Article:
A guide to patient feedback about medical consultants and how you can use this information to inform discussions with them.
What is patient feedback?
Patient feedback gives a view of how patients felt about their treatment by a consultant. There are two different areas where of patient experience which they are asked to give feedback about:
- Satisfaction –The results of the satisfaction survey show how likely patients are to recommend the consultant to their friends and family.
- Experience –This shows whether patients felt that their needs were met by the consultant. This includes whether they felt things were explained clearly, whether they had enough time with their consultant, and whether the consultant showed them understanding when assessing their care needs.
For both 'satisfaction' and 'experience' you can see the percent of people that gave a positive response. By clicking 'more details' you can see the questions people were asked, and a visual breakdown of how they responded.
What can patient surveys tell you about a consultant?
Using patient feedback cannot tell you about safety and quality on its own. While patients that have a poor medical outcome may be more likely to provide negative feedback, the survey doesn’t directly reflect medical competence.
Instead, it gives an indication of how patients felt they were treated and looked after during their stay when they responded to the questionnaire. This can give you an indication of the experience you may expect.
The first thing you may wish to check is whether the consultant has any patient feedback at all. While the consultant has no direct input into this process, a lack of feedback may prompt you to ask the consultant about the culture of the hospital where they operate.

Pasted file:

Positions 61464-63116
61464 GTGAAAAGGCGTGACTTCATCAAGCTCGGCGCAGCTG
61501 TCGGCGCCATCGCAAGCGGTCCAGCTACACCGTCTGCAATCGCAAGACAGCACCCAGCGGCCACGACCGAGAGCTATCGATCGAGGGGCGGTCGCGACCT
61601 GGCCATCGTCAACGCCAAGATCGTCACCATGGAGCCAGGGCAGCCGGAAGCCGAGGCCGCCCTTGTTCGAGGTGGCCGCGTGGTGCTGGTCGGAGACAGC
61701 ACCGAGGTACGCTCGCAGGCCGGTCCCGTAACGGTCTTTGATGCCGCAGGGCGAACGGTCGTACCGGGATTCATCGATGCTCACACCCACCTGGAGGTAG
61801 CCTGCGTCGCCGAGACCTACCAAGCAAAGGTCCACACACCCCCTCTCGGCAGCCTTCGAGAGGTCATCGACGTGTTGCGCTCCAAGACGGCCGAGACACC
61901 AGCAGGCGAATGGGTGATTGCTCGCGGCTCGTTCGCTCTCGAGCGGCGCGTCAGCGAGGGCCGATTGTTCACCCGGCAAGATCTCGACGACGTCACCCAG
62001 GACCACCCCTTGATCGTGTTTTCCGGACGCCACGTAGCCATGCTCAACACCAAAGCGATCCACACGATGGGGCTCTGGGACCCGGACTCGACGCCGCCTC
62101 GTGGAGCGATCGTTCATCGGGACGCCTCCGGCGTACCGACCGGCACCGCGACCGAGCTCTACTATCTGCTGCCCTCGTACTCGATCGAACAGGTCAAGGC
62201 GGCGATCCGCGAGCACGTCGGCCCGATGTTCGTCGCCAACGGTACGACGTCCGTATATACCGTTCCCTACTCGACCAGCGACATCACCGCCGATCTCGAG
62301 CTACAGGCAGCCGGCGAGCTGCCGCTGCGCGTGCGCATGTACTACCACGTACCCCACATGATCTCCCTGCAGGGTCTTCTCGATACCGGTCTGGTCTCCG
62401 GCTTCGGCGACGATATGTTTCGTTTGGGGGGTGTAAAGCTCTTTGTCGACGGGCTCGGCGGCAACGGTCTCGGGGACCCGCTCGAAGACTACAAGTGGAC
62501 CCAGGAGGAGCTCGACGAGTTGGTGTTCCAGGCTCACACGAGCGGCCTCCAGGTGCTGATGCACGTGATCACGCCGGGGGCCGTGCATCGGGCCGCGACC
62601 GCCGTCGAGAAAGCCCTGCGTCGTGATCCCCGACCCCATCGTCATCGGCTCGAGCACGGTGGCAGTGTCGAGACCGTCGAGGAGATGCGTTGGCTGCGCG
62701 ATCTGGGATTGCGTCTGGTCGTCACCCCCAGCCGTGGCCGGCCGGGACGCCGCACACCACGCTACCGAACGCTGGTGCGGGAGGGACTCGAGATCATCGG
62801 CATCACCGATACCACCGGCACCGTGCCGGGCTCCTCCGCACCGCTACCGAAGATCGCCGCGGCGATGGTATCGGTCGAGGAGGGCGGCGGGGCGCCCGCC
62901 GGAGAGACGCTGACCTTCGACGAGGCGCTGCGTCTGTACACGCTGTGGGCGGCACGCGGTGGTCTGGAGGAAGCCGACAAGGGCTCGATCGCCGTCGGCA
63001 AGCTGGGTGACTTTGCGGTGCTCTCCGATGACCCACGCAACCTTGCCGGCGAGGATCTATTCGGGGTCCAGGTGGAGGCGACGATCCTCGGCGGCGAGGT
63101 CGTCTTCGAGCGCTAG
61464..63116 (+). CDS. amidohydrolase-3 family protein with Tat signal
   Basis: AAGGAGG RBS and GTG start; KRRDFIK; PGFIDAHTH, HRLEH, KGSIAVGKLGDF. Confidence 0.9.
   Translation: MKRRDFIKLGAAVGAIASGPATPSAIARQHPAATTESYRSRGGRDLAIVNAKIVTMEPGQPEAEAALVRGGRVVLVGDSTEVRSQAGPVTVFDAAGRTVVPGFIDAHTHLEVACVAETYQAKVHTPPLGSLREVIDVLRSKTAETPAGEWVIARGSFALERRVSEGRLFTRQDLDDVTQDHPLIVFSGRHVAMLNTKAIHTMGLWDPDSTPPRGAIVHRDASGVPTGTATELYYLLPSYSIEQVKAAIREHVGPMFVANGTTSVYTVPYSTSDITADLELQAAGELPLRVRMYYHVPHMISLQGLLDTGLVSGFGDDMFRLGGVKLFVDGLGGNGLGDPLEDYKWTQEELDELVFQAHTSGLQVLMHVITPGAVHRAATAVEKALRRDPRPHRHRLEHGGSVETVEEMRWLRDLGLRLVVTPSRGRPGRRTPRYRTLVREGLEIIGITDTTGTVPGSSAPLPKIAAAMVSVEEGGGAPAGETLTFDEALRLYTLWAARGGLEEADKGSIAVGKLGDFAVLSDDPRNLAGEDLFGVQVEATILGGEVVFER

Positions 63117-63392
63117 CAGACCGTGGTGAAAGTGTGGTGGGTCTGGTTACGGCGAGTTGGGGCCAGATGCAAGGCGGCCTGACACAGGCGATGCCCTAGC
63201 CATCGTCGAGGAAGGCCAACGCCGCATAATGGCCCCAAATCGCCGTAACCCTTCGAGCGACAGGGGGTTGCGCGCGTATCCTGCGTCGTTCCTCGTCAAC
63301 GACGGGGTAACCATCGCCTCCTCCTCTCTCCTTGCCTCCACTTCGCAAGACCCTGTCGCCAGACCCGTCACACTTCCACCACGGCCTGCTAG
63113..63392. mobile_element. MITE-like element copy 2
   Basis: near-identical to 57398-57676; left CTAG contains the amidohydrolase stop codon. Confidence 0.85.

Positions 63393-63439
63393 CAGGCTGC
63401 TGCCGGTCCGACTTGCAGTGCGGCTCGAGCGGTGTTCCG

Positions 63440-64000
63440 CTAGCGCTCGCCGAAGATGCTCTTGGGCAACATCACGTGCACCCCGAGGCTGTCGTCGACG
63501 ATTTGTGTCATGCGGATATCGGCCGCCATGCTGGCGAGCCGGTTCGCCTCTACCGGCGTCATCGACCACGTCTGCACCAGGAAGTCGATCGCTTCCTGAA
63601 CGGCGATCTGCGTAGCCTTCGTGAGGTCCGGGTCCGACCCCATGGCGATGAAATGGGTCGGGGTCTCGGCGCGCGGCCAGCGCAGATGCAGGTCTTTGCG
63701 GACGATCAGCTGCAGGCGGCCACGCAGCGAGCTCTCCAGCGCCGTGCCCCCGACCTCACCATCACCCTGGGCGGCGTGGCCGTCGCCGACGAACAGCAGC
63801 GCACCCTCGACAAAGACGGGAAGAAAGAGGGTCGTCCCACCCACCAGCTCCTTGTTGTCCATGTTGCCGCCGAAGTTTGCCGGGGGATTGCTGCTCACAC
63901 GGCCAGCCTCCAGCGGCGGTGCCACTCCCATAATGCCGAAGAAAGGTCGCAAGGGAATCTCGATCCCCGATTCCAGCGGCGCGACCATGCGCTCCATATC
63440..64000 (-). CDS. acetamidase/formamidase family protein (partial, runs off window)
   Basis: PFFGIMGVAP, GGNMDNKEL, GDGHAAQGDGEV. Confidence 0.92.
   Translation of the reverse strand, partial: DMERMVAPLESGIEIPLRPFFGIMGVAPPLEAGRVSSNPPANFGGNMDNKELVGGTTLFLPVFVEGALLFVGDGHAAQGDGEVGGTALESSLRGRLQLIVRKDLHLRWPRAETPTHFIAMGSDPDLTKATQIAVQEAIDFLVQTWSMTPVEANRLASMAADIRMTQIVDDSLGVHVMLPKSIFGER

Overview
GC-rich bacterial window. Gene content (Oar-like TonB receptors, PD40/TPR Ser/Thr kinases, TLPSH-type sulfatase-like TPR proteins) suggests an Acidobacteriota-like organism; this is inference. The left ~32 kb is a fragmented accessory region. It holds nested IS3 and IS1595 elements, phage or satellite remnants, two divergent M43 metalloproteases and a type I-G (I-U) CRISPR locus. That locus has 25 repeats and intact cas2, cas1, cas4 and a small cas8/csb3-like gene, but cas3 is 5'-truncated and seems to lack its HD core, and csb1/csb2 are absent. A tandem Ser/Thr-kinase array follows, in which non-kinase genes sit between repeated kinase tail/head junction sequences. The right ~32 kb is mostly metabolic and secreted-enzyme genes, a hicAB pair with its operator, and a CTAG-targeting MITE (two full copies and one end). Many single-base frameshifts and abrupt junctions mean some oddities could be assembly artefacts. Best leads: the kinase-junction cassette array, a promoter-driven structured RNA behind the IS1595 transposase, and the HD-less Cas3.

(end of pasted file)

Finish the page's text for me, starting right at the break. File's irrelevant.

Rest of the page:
A high patient feedback score shows most patients had a positive experience, while lower scores or a lack of data may prompt you to ask questions of your consultant.
How is this information collected?
It is good medical practice for providers to give all inpatients receiving private hospital-based care the opportunity to complete feedback questionnaires on the care provided by their consultant. The survey is usually administered by the hospital, not by the consultant, which may allow patients to feel more comfortable being open and honest during the feedback process.
All responses are sent to PHIN, which we use to calculate the percentage of patients who responded positively to the feedback survey questions.
While this cannot provide as much detail as a written review, it does provide a good overview of the experience of a range of patients.
How else is patient feedback used?
The General Medical Council (GMC) instructs its members to reflect on colleague feedback and patient feedback at least once each revalidation cycle. Every licensed doctor who practices medicine must go through this revalidation process. It supports their practice development and drives quality improvements in clinical governance. It also gives patients confidence that they are up to date in their professional development and patient care.
NHS England operates the NHS Friends and Family Test (FFT) which was created to help service providers and commissioners understand whether patients are happy with the service provided, or where improvements are needed. It's a quick and anonymous way to give your views after receiving NHS care or treatment.
- Check whether your consultant has patient feedback information in their profile. If they don’t it may lead you to question the culture of the hospitals where they practice.
- Understand your consultant’s patient feedback. If they have lower scores than other consultants, you should question why and seek reassurance that your questions and concerns will be listened to.
- Ask questions. Patient feedback alone cannot tell you the full story, so this information is best used to inform a conversation with your consultant.